succeed.

       -W
       --no-wait
           Do not wait for the operation to complete. This is the opposite of
           the option -w.

           If waiting is disabled, the requested action is triggered, but
           there is no feedback about its success. In that case, the server
           log file or an external monitoring system would have to be used to
           check the progress and success of the operation.

           In prior releases of PostgreSQL, this was the default except for
           the stop mode.

       -?
       --help
           Show help about pg_ctl command line arguments, and exit.

       If an option is specified that is valid, but not relevant to the
       selected operating mode, pg_ctl ignores it.

   Options for Windows
       -e source
           Name of the event source for pg_ctl to use for logging to the event
           log when running as a Windows service. The default is PostgreSQL.
           Note that this only controls messages sent from pg_ctl itself; once
           started, the server will use the event source specified by its
           event_source parameter. Should the server fail very early in
           startup, before that parameter has been set, it might also log
           using the default event source name PostgreSQL.

       -N servicename
           Name of the system service to register. This name will be used as
           both the service name and the display name. The default is
           PostgreSQL.

       -P password
           Password for the user to run the service as.

       -S start-type
           Start type of the system service.  start-type can be auto, or
           demand, or the first letter of one of these two. If this option is
           omitted, auto is the default.

       -U username
           User name for the user to run the service as. For domain users, use
           the format DOMAIN\username.


ENVIRONMENT

       PGCTLTIMEOUT
           Default limit on the number of seconds to wait when waiting for
           startup or shutdown to complete. If not set, the default is 60
           seconds.

       PGDATA
           Default data directory location.

       Most pg_ctl modes require knowing the data directory location;
       therefore, the -D option is required unless PGDATA is set.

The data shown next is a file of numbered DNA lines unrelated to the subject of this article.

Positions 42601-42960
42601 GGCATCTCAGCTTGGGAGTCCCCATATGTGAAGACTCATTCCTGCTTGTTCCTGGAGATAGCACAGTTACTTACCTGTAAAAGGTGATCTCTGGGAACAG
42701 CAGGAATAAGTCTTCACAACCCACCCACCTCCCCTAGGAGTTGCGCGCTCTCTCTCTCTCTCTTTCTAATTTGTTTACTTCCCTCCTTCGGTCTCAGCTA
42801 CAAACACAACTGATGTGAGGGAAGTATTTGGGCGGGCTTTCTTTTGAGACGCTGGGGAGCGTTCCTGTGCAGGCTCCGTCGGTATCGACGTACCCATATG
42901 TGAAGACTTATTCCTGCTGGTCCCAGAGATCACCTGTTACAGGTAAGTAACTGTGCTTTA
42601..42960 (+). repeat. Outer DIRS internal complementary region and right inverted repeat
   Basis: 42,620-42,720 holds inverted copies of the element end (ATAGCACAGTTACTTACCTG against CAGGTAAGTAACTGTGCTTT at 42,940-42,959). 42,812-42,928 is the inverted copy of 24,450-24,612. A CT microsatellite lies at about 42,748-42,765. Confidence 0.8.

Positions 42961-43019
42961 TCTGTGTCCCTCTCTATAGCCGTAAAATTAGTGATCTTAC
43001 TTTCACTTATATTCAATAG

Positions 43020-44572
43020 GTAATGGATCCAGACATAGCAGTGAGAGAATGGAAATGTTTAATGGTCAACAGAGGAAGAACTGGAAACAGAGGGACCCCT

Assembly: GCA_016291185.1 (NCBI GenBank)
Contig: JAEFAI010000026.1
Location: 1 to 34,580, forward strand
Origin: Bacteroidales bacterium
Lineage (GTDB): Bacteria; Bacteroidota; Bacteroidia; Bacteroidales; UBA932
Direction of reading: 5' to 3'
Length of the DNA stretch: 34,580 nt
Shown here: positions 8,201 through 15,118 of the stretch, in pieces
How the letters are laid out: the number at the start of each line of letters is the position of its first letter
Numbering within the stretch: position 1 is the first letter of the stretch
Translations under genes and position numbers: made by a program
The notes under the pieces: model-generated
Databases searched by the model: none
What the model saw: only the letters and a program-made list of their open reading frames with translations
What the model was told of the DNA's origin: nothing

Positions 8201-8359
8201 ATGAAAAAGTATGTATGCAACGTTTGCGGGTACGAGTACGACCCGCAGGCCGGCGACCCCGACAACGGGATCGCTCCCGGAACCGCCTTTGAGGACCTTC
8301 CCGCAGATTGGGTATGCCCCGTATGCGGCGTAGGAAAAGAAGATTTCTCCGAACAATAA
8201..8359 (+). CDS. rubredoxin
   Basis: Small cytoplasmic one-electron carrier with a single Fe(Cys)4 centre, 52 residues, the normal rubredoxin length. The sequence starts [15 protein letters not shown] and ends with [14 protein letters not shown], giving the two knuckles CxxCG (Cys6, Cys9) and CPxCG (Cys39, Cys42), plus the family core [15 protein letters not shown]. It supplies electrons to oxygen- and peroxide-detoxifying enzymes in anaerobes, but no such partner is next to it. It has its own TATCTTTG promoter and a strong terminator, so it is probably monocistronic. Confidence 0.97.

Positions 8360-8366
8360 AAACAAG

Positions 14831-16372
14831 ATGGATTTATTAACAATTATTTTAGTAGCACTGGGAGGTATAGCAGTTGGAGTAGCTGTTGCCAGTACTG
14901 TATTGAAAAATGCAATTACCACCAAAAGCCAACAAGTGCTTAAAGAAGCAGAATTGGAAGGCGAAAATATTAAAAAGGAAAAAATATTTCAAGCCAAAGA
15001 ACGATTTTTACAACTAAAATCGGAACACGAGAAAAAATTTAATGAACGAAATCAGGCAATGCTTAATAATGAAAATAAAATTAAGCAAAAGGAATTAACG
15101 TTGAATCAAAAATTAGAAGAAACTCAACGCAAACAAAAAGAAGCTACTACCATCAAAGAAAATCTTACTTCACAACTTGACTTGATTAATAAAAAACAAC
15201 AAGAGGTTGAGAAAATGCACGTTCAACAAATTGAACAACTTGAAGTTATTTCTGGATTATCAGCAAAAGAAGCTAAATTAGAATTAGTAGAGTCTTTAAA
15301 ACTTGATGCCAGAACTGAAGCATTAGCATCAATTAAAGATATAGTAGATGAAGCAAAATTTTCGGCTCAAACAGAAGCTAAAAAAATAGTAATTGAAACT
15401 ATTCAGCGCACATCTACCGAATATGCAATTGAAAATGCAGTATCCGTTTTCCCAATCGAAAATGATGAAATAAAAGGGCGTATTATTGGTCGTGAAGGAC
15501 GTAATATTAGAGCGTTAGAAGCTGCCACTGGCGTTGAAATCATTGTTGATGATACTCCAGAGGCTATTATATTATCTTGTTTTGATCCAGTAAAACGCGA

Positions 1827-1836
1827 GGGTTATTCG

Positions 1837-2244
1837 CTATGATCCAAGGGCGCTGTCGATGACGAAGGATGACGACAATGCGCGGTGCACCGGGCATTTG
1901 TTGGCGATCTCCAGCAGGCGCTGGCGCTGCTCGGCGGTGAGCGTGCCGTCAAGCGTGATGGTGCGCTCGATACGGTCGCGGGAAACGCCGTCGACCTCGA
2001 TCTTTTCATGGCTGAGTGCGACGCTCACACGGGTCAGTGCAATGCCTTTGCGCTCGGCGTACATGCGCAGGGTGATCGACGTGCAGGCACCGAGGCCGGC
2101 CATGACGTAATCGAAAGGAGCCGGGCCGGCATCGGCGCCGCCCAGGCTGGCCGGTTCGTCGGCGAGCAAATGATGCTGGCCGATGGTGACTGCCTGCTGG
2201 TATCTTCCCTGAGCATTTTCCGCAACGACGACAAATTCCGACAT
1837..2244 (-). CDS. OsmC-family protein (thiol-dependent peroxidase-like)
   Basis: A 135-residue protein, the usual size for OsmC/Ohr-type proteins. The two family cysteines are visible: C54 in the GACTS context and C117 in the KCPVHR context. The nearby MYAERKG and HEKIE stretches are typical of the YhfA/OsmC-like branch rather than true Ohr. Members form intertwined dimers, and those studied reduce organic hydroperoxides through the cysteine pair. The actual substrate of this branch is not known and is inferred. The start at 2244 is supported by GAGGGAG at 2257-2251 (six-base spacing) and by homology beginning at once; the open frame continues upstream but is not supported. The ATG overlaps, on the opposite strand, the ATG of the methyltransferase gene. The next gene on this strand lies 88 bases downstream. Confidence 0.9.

pg_ctl, like most other PostgreSQL utilities, also uses the environment
       variables supported by libpq (see Section 33.14).

       For additional variables that affect the server, see postgres(1).


FILES

       postmaster.pid
           pg_ctl examines this file in the data directory to determine
           whether the server is currently running.

       postmaster.opts
           If this file exists in the data directory, pg_ctl (in restart mode)
           will pass the contents of the file as options to postgres, unless
           overridden by the -o option. The contents of this file are also
           displayed in status mode.


EXAMPLES

   Starting the Server
       To start the server, waiting until the server is accepting connections:

           $ pg_ctl start

       To start the server using port 5433, and running without fsync, use:

           $ pg_ctl -o "-F -p 5433" start

   Stopping the Server
       To stop the server, use:

           $ pg_ctl stop

       The -m option allows control over how the server shuts down:

           $ pg_ctl stop -m smart

   Restarting the Server
       Restarting the server is almost equivalent to stopping the server and
       starting it again, except that by default, pg_ctl saves and reuses the
       command line options that were passed to the previously-running
       instance. To restart the server using the same options as before, use:

           $ pg_ctl restart

       But if -o is specified, that replaces any previous options. To restart
       using port 5433, disabling fsync upon restart:

           $ pg_ctl -o "-F -p 5433" restart

   Showing the Server Status
       Here is sample status output from pg_ctl:

           $ pg_ctl status

           pg_ctl: server is running (PID: 13718)
           /usr/local/pgsql/bin/postgres "-D" "/usr/local/pgsql/data" "-p" "5433" "-B" "128"

       The second line is the command that would be invoked in restart mode.


SEE ALSO

       initdb(1), postgres(1)



PostgreSQL 12.5                      2020                            pg_ctl(1)

postgresql 12.5 - Generated Sun Nov 22 13:26:44 CST 2020